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October 15, 2013 | By Paul Whitefield
Do you like prehistoric cave paintings? No? Well, I do, and so the news that many of those paintings were apparently done by women is fascinating. Not only for what it says about our ancestors but for what it says about archeology. Writing for National Geographic, Virginia Hughes reported recently : Women made most of the oldest-known cave art paintings, suggests a new analysis of ancient handprints. Most scholars had assumed these ancient artists were predominantly men, so the finding overturns decades of archaeological dogma.
September 17, 2013 | By Deborah Netburn
Deep in a Croatian cave, scientists have discovered a tiny snail with a shell that looks as if it is made of glass. The Zospeum tholussum specimen was found more than half a mile beneath the Earth's surface, in the  Lukina Jama-Trojama cave system, one of the 20 deepest cave systems in the world.  The snail is minuscule -- just 1 millimeter across. It is part of a group of snails generally found along the drainage systems of caves. Like its Zospeum cousins , Zospeum tholussum has limited eyesight and mobility, according to researchers.  "Since they are grazing microorganisms from stones, mud and wood that has been washed into the cave, they have everything around that they need," said Alexander Weigand of Goethe-University in Frankfurt, Germany, who described the snail in the journal Subterranean Biology.
June 18, 2013 | By Brad Balukjian
Cool things are found in caves: stalagmites, Christian Bale , Goonies and now a new species of assassin bug that snipes spiders, according to a new study . The labyrinth bug, named for its cave habitat ( and not the David Bowie movie ), was formally described last week in the journal Zootaxa. These spindly killers use their spiny front legs to seize small insects and other prey, and then pierce their catch with a sword-like snout in order to suck up its juices.   The new species ( Phasmatocoris labyrinthicus )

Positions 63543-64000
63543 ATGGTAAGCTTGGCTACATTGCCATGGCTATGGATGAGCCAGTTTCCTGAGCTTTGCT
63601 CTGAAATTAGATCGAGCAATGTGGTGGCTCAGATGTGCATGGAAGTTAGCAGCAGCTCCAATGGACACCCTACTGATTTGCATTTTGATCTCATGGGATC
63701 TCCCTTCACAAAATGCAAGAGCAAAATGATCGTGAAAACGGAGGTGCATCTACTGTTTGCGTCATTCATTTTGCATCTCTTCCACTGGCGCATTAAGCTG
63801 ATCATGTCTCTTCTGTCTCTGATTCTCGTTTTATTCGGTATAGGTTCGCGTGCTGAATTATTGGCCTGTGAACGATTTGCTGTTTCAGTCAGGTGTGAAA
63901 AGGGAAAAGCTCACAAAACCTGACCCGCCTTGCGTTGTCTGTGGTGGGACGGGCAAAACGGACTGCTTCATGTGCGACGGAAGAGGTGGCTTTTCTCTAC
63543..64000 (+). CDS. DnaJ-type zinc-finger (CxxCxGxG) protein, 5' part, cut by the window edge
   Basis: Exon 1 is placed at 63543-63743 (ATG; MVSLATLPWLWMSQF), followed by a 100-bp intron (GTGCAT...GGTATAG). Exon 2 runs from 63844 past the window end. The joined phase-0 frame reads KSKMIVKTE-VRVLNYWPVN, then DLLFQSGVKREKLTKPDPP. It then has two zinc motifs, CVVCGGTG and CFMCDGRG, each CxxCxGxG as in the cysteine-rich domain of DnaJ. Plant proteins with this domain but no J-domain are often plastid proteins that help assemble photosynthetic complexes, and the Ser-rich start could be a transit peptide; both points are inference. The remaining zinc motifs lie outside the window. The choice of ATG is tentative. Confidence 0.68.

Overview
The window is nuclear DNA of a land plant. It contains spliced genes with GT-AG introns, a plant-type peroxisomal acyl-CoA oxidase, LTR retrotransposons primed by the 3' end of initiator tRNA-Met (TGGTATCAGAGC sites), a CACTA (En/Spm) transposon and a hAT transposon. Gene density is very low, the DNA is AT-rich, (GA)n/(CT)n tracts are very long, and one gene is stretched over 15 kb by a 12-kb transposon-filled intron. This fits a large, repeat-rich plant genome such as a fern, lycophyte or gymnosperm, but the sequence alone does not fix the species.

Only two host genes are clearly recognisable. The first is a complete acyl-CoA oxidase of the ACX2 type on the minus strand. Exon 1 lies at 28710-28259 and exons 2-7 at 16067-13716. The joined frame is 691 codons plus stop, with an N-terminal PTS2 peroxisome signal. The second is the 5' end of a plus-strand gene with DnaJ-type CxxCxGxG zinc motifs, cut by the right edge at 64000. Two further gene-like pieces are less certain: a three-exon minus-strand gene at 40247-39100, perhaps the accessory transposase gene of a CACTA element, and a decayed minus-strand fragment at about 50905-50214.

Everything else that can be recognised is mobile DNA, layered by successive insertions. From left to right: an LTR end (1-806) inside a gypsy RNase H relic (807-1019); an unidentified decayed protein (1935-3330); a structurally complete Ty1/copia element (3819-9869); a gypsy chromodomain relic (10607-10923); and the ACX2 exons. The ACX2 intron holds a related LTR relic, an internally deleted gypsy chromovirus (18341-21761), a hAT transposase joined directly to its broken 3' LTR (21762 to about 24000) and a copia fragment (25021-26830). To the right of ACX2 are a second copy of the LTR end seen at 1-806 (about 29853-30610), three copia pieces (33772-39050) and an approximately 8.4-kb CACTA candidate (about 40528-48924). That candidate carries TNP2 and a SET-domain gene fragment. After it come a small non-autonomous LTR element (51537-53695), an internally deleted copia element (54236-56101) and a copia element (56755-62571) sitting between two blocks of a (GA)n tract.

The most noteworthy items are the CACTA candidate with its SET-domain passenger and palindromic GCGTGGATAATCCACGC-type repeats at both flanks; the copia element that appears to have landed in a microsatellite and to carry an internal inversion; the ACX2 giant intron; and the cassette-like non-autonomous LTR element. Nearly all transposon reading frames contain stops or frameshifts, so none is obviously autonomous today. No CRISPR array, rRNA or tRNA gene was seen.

June 9, 2013 | By Patrick J. McDonnell and Nabih Bulos, Los Angeles Times
QUSAIR, Syria - A line of unmarked cars and pickup trucks ferried weary Hezbollah fighters back to Lebanon on Sunday as stunned residents began returning to this war-ravaged town, in Syrian government control again after a fierce three-week battle that ended last week. Syrian officials staged a boisterous victory rally amid the rubble, but the town they captured bore little resemblance to the one they lost to rebel forces more than a year ago. Every building within several blocks of the town's center appeared to have been badly damaged or destroyed.
May 25, 2013
By Kari Howard This week, I came across a website called Six Word Stories . The website, its creators say, was inspired by a bet from Ernest Hemingway's pals that he couldn't write a story in six words. So I thought I'd do six-word versions of this week's five Great Reads. (No, I'm not giving Hemingway's story until afterward. It would be like having the Beatles as your opening band.) “She was done with hate. Freedom.” “Papa. Mama. Why did they leave?” “The big break, with $10 water.” “Pi are squared?